5. THE QUIET MAN (1952)…This robust, action filled comedy, set in Ireland, filmed on location tells the story of Sean Thornton (John Wayne), an American prize-fighter who returns to his ancestors home after killing a man in the ring, hoping to find peace and live out his life in tranquility. There he is thunderstruck when he meets Katie (Maureen O’Hara), a delicate courtship begins, and eventually they marry. However Kate thinks Sean less than a man when he refuses to demand the dowrey that is rightfully theirs from her brother, who despises Thornton. Insisting they do not need her brothers dowrey, Sean will not have anything to do with it, until she attempts to leave him, to save his shame. This will all lead to a throw down Donnybrook that the entire town turns up to watch between Thornton and the bull-headed brother. The color in the film is stunning, Ireland never looked so good, and th performances are equally gorgeous, from Wayne’s gentle giant, to O’Hara’s fiery red-head to Barry Sullivan’s drunken buddy of Sean’s. This one lost Best Picture to…are you ready for it…The Greatest Sow on Earth (1952), which simply…wasn’t. How sad.

6. BEN HUR (1959)…Ok, let the howls begin but before the attack comes, read on. This picture was made at a time of silly epics, when scope and size was all that mattered. Samson and Delilah (1949) was big, but as deep as the paper it was written on, while The Ten Commandments (1956) was magnificent, Heston incredible, but terribly written. Director William Wyler agreed to direct Ben-Hur (1959) if he could have a decent story and make the characters what the film was about. Once released the film was hailed as “the thinking man’s epic” because there was real substance here, deep characters and a strong, powerful story of a man’s journey to find Christianity. Making the decision never to show the face of the actor portraying Christ we see only the reaction of Judah Ben-Hur (Charlton Heston) when he encounters Christ. Sentenced to the galleys of a Roman warship for a crime his Roman friend Messala (Stephen Boyd) knows he did not commit, Judah vows revenge. Destiny will enter his life, saving him from death as a rower when he saves the life of a Roman general who befriends Judah and then becomes a father to him. Offering to adopt Judah, the old man is visibly disappointed when Judah asks that he be permitted to find his family, which the man grants because he loves Judah. He will indeed find his mother and sister, in the valley of the lepers, and will indeed get his revenge on Messala, in the film’s greatest showpiece the stunning chariot race. Say what you like about Charlton Heston, in the right role, and this was it, the man was terrific. Vast in scope and size, with a glance into humanity few epics have ever had. Eleven Oscars for this one, a record equalled in 1997 and 2003.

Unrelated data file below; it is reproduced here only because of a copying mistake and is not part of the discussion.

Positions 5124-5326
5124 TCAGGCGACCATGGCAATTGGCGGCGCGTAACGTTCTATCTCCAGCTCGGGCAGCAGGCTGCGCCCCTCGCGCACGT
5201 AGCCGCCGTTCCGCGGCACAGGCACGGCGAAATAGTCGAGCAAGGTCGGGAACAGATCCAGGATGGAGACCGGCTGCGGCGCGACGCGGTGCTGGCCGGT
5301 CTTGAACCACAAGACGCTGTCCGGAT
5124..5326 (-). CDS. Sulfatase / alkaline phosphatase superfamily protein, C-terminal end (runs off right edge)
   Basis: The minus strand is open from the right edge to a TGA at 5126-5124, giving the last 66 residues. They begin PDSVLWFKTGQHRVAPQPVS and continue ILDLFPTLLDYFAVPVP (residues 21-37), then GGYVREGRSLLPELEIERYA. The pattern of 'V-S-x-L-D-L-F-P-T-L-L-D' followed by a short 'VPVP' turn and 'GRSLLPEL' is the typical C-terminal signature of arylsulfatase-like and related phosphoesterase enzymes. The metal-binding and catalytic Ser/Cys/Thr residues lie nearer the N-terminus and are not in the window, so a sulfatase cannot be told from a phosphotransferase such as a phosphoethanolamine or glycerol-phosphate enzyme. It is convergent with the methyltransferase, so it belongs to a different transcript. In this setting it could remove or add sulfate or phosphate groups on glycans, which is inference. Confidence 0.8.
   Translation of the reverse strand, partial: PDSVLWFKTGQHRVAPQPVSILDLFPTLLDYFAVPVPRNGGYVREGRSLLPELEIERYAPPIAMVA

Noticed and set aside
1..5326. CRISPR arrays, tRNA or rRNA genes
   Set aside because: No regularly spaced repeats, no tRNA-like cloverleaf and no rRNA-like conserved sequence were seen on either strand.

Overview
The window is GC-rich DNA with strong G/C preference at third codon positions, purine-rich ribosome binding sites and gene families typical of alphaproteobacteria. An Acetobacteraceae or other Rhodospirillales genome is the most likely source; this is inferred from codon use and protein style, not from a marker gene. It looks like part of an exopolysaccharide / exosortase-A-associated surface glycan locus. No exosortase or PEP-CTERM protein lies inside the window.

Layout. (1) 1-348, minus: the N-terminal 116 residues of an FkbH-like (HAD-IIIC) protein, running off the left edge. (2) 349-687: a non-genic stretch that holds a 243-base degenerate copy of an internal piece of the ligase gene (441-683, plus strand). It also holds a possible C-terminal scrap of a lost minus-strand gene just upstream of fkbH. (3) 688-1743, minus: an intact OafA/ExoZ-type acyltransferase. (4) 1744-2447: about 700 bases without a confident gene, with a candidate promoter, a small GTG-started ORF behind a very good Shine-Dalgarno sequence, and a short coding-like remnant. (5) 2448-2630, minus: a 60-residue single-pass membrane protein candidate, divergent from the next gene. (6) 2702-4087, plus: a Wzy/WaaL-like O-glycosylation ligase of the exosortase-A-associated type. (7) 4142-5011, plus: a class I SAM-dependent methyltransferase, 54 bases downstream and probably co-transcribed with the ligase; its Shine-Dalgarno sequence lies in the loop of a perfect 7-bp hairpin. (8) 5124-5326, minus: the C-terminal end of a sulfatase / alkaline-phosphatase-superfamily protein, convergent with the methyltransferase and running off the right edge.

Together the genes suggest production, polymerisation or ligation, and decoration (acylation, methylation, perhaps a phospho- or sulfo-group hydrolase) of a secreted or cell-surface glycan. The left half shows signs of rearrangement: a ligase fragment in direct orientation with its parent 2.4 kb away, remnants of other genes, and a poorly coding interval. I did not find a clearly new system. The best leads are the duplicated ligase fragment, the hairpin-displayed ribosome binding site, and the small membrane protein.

7. SHANE (1953)…Seen through the eyes of a child, Shane (1953) has a mythical quality that many westerns lack. Shane (Alan Ladd), at the beginning of the film has descended from the mountains (heavens), and enters into a family’s lives when they need him most. A former gunfighter, he is at once idolized by the child, Little Joe (Brandon de Wilde) who will follow Shane everywhere he goes. Hired on as a ranch hand by the Starett family, Shane becomes part of the war between the settlers and the land barons trying to run the settlers off by hiring a well-known gunfighter Shane knows only as Wilson (Jack Palance). Wilson dressed in black, drinking only black coffee, is the sort of villain that when he enters room the dog leaves because the animal senses evil. Shane becomes the hero of the piece of course, an avenging angel in buckskins,  in a bloody way that he does not feel good about the boy seeing. Mortally wounded, he will ride off at the end, riding back into the mountains (heaven again) to die. Beautifully acted by the entire cast, De Wilde steals the movie as the bus little boy who loves his parents but feels something deeper for Shane, something he cannot explain but that we recognize of coming face to face with ones’ hero.